The defendants, James Mower and Mary Mower, appeal an order of the trial court denying their request for damages after the court found that the plaintiff breached a purchase and sales agreement. They argue that the trial court erred in considering the plaintiff's liability at a hearing scheduled on damages and in failing to compare the value of their land had the plaintiff performed under the contract with its value after the breach. We affirm.
We will overturn a damage award only if we find it to be clearly erroneous. T&M Assocs. v. Goodrich, 150 N.H. 161, 164 (2003). The amount of damages to be awarded in a particular case is essentially a question of fact. Jackson v. Morse, 152 N.H. 48, 51 (2005).
We note at the outset that the purchase and sale contract provided for the sale of two parcels of land; the contract did not apportion the sale proceeds between the two parcels. The trial court found that the plaintiff did not breach the purchase and sale contract with respect to the second parcel; rather, the plaintiff was released from any contractual obligations to purchase that parcel. While the defendants argue that the value that the contract was to provide to them was the correct measure of damages to be awarded, it was within the trial court's authority to find that such an award would be inequitable under the circumstances of this case. See id. at 53. The trial court found that Mr. Mower conceded that without the sale of the second parcel his land was worthless. That finding is not challenged on appeal. Based upon the record before us, we find no error in the trial court's ruling.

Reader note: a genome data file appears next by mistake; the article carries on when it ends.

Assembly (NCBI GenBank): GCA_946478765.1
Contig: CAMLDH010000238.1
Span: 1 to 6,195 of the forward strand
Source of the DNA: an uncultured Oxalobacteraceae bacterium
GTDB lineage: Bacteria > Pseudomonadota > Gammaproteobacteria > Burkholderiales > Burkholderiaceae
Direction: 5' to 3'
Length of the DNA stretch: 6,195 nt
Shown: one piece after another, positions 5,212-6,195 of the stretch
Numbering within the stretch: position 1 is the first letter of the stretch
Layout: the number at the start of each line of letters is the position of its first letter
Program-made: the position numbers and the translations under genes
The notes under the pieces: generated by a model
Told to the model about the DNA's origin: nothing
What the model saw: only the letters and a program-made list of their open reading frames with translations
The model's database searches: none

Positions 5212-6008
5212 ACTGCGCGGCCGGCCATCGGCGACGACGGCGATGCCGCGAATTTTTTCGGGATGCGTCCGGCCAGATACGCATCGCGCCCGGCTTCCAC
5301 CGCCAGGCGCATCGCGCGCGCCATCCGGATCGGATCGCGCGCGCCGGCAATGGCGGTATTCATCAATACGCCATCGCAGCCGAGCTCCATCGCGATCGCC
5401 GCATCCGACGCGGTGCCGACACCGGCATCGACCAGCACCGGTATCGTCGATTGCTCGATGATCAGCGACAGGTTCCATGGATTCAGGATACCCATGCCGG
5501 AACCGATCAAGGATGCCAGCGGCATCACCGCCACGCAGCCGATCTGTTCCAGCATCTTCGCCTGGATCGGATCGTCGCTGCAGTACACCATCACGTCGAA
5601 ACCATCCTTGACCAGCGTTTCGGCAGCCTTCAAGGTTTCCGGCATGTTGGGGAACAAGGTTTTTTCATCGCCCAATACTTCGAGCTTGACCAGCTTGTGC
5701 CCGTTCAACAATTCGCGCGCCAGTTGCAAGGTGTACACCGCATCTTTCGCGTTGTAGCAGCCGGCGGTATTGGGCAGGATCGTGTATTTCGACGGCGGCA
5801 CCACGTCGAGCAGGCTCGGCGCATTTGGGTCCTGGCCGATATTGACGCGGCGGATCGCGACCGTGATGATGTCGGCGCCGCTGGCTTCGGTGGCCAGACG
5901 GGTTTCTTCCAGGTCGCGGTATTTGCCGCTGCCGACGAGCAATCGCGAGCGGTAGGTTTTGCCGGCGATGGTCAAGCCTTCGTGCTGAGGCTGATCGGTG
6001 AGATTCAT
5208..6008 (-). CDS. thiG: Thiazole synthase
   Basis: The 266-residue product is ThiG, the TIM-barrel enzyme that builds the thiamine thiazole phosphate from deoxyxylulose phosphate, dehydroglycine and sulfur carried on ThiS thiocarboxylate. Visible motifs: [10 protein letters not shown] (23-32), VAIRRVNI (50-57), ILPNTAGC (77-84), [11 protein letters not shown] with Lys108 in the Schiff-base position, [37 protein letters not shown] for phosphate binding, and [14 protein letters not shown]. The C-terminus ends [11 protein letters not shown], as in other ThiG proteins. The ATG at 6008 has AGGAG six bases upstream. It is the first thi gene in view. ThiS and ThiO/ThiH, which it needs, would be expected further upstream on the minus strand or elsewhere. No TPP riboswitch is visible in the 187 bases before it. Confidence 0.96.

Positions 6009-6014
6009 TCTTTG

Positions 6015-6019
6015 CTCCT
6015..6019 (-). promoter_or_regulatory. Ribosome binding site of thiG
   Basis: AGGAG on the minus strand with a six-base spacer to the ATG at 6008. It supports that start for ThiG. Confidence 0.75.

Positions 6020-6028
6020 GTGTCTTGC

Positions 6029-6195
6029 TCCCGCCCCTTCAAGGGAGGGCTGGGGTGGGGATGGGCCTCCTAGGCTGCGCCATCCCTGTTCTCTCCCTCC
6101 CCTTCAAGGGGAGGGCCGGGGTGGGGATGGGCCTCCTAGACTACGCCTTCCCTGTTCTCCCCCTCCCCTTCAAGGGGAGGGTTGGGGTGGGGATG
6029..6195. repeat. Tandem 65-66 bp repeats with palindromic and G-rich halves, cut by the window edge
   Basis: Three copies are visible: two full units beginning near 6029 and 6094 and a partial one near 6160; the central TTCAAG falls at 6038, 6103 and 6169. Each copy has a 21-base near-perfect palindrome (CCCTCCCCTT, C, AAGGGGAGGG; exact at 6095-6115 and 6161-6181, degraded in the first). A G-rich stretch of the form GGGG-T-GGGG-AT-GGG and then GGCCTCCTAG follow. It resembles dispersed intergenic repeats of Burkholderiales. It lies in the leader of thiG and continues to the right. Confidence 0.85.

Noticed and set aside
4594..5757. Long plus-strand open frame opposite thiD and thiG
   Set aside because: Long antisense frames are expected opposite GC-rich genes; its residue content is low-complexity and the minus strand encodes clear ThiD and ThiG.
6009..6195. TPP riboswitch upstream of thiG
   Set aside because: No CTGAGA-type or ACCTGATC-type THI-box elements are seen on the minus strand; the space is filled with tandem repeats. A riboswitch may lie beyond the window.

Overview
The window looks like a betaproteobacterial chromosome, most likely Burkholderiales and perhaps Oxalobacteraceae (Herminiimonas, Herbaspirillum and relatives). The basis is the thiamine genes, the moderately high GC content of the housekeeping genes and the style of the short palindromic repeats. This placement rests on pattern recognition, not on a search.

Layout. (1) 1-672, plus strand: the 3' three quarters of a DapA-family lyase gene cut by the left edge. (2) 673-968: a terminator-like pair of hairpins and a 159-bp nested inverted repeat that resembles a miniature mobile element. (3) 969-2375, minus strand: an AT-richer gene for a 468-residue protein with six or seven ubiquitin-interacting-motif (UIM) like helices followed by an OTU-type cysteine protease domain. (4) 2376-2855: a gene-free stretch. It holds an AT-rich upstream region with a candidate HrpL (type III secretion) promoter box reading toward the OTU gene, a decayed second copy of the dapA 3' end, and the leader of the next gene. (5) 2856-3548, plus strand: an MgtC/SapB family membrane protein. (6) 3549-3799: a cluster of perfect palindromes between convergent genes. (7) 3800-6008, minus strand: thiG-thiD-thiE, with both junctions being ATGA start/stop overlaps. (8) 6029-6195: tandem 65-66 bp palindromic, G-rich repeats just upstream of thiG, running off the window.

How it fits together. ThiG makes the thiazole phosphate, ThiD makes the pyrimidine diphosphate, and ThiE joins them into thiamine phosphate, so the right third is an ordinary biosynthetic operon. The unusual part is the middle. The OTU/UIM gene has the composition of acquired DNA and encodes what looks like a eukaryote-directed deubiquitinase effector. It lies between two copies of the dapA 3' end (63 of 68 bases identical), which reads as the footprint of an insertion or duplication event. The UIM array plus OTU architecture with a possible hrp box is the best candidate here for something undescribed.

DALIANIS, DUGGAN and HICKS, JJ., ...